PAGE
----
We know Aristotle both from museums that display him in those monumental curly-haired busts, and from textbooks that present him as the Greek polymath, whose ideas shaped our world. Now, in Annabel Lyon’s masterful historical novel, “The Sweet Girl,” we see him also as parent to a strong-willed girl. It is she who drives the story.
Pythias knows Aristotle as “Daddy” — a fond daddy, who encourages her to read and learn, to dissect animals and gather plants, to sit in on philosophical debates in the Lyceum he founded in Athens. She is an apt pupil, more so than her half-brother Nicomachus (for whom Aristotle wrote the “Nicomachean Ethics.”) She is also a beloved daughter — not just a favorite with her father, but also with Herpyllis, the slave he had taken to his bed. Her life is as idyllic as a girl’s could reasonably be expected to be in Athens during the 4th century B.C. She really doesn’t have to spend much time at weaving and embroidering, and while she helps Herpyllis in the kitchen, nothing onerous was demanded so she could share in Aristotle’s investigations of nature.
Until she hits menarche. Then things begin to change. She is no longer welcome at her father’s knee. Typically, girls of her age were married off, but Aristotle favored the Spartan practice of waiting until a girl is fully grown at 17 or 18. At this point, he’d arranged for her to marry a distant cousin, Nicanor, a soldier in Alexander the Great’s army.
But Alexander dies, and things change for Aristotle and Pythias. Like Alexander, they are Macedonian, and while he was alive, they were tolerated in Athens, which was smoldering as a Macedonian vassal. With Alexander gone, Aristotle and his household must flee to Chalcis. Aristotle dies shortly thereafter, and Herpyllis returns to her native village. Pythias, now impoverished, has to figure a way forward. She tries all the avenues open to a woman: she apprentices as a priestess; she inherits her father’s medical implements and becomes a midwife; finally, she lives as a demimondaine, entertaining the powerful men of Chalcis. And she waits to see if Nicanor will show up. It’s not clear he is still alive.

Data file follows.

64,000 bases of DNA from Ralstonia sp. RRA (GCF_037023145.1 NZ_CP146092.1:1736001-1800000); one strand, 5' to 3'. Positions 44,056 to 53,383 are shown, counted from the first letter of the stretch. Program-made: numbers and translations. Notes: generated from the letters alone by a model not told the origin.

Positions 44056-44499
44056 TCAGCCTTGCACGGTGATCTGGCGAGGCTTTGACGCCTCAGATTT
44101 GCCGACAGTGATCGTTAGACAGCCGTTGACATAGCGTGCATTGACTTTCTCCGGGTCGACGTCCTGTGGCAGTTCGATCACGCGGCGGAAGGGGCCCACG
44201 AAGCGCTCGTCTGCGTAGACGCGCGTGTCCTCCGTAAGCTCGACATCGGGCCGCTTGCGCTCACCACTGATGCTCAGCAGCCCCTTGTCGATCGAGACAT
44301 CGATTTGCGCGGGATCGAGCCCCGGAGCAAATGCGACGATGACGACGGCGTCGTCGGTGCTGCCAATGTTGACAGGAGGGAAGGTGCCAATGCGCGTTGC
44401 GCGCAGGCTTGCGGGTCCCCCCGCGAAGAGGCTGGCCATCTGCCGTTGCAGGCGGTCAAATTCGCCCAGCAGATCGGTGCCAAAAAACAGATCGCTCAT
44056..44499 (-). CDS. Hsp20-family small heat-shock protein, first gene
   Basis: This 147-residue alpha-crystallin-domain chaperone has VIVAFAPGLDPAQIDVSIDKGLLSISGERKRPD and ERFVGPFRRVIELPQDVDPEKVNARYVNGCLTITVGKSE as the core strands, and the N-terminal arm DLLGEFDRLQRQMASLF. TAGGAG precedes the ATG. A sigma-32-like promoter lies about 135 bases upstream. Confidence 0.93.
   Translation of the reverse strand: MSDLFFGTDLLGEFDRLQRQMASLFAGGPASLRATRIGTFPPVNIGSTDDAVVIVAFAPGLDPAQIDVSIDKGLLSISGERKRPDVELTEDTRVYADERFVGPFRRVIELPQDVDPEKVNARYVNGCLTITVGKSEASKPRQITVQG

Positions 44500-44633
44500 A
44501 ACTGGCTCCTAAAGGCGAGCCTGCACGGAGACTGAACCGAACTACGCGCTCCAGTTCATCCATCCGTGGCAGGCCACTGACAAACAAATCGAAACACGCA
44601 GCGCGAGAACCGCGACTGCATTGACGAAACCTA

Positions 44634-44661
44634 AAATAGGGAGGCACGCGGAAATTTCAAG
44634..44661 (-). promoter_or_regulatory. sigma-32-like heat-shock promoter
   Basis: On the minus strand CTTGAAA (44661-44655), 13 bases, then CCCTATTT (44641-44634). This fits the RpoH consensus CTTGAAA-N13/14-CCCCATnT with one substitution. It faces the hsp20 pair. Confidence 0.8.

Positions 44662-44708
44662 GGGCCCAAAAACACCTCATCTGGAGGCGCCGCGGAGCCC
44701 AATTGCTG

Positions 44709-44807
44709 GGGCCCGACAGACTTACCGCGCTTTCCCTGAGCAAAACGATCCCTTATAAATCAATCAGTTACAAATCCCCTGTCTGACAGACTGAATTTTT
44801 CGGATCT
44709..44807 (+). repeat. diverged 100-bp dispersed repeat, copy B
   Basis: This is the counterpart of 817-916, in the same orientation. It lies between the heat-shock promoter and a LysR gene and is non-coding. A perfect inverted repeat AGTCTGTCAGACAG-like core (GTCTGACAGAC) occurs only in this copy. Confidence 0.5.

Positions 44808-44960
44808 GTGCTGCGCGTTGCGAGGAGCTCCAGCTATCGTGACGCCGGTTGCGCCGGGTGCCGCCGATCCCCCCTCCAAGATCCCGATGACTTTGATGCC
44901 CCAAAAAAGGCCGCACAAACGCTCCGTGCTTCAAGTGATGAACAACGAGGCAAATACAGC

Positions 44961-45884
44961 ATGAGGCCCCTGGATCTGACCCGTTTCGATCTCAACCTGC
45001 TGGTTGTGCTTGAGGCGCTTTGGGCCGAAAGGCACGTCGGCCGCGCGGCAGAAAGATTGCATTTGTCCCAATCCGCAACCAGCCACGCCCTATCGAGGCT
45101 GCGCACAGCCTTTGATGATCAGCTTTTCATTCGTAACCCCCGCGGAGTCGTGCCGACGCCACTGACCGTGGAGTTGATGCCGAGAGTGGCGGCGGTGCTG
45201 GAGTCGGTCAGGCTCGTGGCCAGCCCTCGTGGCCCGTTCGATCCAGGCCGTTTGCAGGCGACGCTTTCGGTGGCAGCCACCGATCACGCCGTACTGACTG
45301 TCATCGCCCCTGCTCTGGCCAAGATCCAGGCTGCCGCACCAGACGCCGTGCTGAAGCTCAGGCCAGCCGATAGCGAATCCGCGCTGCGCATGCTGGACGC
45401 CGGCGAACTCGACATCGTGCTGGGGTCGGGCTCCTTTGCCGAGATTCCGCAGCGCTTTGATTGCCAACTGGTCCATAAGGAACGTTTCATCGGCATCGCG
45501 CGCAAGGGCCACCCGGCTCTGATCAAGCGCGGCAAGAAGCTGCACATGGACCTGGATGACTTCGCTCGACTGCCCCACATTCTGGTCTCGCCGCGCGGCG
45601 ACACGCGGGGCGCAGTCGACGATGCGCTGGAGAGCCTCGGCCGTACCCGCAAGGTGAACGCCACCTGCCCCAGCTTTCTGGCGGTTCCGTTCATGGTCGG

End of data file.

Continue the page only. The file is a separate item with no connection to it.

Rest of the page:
With exquisite skill, the author evokes Pythias and her family as credible members of a community that existed more than two millennia ago. At the same time, she shows their kinship with us, allowing us to see their constraints as different from our own, but nonetheless analogous.
One reason for the clarity with which we can see her characters is that Ms. Lyon does little more than sketch in the courtyards and markets, the dust, the temples, the plants and foodstuffs that evoke ancient Greece. This lets us see Aristotle as we have rarely, if ever, seen him before: as a great man who nonetheless has a daily life that includes dealing with a household, playing with his children, talking to his friends, and managing the business of his Lyceum. Since he shared the ancient Greek belief that women were less than men, we have previously seen nothing of his daughter except in that testamentary instruction about her marriage. Nor, indeed, do we ever see much of other ancient Greek women apart from their portrayal on urns and vases. “The Sweet Girl” helps to show these icons of Greek art as realistic pictures of Greek life. It also suggests that this society — based on slavery, the subjection of women and constant warfare — was not the harmonious, democratic land of rationality that we might have imagined.
Such reflections might cast light on modern society, and Pythias’ life might also occasion thoughts about women and their possibilities then and now. Beyond this, Ms. Lyon has not struggled to make “The Sweet Girl” an analogue for contemporary life. Nor is she concerned to either sentimentalize or excoriate the past. This lack of tendentious clutter is relaxing, and gives the reader space to reflect on the people and society presented in the novel.
One thought that might occur is why on earth it’s called “The Sweet Girl.” “Sweet” does not seem the most useful way of characterizing Pythias, nor does it suggest much about the topic of the book. In contrast, the title of her first novel, “The Golden Mean” — which is about Aristotle and his pupil Alexander the Great — uses an Aristotelian tenet that is one of the themes of that book.
“The Sweet Girl” is in a sense a sequel to “The Golden Mean” — certainly in dealing with Aristotle — but the switch in focus from two famous men to one unknown girl makes for such radical thematic and narrative changes that there is no sense in which reading the first novel is necessary to an appreciation of the second — a novel that in its quiet way delights as it instructs.
Claire Hopley is a writer and editor in Amherst, Mass.